Ham at 20 is a collaborative poster project celebrating the twentieth anniversary of The Hamilton Wood Type & Printing Museum. For each month of 2019, a new poster (or two!) will be released via the Hamilton website shop in an edition of 50; 25 will be reserved for year-end portfolios that include all prints. The posters are being created by a roster of accomplished letterpress printers and promising up-and-comers starting in the field.
Brady Vest Hammerpress, Kansas City
Brady vest is the founder and owner of Hammerpress in Kansas City Missouri. Moving from Oklahoma to Kansas City to attend the Kansas City Art Institute in 1990, his interest became focused on printmaking and later more focused on letterpress specifically.
Much of his early projects focused on collaborative projects with other artist and musician friends, creating poetry books, flyers and packaging for records and compact discs for local bands. After the Art Institute, a small studio was set up and he began to work on more commercial projects as well as continuing to work on music packaging and posters. Over the last 25 years the shop has grown to incorporate custom design and print projects for customers all over the United States, a wholesale line of stationery products sold nationwide and internationally.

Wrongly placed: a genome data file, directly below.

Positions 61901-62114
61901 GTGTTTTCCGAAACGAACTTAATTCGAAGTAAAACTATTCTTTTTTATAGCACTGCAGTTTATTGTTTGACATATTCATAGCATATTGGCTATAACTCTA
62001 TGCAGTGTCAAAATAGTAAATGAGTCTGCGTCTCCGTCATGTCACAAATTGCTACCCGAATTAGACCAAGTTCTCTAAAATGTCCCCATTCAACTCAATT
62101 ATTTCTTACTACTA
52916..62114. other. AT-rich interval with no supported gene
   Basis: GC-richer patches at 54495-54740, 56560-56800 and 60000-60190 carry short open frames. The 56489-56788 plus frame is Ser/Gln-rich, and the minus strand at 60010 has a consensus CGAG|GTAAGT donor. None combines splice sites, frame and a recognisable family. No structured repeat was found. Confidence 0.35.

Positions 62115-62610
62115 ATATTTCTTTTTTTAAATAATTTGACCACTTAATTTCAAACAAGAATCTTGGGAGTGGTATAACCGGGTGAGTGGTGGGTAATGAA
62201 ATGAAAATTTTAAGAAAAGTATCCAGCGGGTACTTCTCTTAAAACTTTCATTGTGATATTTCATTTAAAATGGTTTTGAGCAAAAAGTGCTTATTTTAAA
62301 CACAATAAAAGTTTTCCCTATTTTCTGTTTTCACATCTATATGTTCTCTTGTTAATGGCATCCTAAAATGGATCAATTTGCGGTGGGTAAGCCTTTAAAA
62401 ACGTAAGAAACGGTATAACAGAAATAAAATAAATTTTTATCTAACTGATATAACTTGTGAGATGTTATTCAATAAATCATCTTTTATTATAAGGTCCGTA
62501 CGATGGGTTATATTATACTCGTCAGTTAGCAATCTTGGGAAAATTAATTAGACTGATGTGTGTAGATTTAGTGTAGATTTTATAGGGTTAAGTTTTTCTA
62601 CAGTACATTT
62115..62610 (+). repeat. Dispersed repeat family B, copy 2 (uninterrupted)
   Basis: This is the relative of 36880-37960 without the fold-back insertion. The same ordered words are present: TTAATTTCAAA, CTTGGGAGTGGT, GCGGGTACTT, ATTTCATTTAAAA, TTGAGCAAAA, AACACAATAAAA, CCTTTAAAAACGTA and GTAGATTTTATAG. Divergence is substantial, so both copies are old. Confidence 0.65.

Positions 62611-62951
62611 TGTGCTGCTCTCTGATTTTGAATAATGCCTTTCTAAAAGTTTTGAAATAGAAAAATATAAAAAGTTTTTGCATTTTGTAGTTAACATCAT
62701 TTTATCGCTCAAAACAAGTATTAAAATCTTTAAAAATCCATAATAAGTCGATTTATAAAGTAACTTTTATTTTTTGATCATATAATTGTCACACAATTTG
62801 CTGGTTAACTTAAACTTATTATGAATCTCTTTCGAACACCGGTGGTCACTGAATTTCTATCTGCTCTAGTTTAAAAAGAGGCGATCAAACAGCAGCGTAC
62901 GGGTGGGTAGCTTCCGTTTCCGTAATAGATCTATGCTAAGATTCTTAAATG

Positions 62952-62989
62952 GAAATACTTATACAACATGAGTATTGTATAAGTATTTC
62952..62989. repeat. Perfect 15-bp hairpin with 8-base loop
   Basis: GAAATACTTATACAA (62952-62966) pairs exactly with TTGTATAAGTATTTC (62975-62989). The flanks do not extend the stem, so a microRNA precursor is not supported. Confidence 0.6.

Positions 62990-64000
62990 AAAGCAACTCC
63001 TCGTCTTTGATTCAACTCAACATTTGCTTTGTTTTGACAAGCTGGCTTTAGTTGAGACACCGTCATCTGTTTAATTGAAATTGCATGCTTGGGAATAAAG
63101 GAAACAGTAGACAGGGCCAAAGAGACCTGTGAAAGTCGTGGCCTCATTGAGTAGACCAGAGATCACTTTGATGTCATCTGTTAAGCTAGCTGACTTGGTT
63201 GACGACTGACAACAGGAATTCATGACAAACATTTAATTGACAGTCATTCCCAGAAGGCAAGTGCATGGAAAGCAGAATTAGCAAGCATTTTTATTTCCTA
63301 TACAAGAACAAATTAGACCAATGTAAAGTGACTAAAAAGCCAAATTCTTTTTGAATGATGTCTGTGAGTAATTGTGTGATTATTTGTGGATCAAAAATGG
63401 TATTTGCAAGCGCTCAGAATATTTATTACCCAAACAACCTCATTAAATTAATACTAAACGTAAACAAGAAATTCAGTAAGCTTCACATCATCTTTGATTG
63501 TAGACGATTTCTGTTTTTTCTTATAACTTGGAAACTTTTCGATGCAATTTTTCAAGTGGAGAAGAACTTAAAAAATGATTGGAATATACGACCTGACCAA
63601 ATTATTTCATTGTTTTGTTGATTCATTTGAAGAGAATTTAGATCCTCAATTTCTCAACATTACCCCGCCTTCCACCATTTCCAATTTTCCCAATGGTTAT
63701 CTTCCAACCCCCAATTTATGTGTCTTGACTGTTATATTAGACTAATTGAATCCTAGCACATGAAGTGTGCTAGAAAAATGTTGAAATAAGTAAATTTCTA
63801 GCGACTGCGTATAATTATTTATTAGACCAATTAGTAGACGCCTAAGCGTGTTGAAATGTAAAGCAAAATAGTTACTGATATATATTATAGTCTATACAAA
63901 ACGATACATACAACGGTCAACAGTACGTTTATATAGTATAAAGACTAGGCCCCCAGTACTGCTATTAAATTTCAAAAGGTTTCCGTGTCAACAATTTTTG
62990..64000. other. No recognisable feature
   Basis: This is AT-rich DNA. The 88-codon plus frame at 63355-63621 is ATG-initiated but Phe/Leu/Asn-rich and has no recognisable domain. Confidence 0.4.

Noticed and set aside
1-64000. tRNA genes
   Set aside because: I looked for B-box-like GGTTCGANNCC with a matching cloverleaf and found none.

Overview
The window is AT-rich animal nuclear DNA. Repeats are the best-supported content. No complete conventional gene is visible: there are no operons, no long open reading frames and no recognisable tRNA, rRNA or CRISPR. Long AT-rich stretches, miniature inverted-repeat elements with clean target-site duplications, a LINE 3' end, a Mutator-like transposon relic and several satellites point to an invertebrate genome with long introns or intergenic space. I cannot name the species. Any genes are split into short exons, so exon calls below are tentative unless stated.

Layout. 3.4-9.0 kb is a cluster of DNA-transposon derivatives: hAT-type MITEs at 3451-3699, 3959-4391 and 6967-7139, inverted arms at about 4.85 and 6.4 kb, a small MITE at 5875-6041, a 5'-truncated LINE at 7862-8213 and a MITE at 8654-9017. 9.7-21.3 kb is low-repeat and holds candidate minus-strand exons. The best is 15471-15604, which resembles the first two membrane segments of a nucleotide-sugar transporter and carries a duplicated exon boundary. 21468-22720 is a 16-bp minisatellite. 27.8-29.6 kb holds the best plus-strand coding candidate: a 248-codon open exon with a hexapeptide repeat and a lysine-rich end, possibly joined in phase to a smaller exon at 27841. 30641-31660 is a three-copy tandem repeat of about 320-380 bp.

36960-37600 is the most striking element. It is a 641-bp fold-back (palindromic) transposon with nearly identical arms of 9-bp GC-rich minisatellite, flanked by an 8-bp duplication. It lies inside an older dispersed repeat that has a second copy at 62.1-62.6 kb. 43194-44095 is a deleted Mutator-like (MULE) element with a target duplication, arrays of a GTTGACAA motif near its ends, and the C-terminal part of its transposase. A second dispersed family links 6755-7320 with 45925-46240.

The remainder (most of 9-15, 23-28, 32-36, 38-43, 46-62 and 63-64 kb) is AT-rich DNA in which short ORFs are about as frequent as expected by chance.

What Hamilton means to me:
When I first started getting in to letterpress printing, it was nearly impossible to find resources or working letterpress shops / museums to visit. On the rare occasion you might find an article in a design magazine or a newspaper about some little book maker and print shop in the mountains of California or an alleyway in Germany or some other far away place. Eventually you’d hear of places like Hatch Show Print, but in 1994 or so even then that was pretty under the radar. There were very few resources that were easily accessible that were both museums of the history of letterpress and also institutions that represented what the modern version or interpretation of that process was. Hamilton Wood Type Museum, like Hatch Show Print, has become that resource to so many people. It’s function is both to teach the history of a place in time, a process now obsolete in the modern world to most outsiders, but also inspire and excite those that see it’s relevance as a contemporary art form.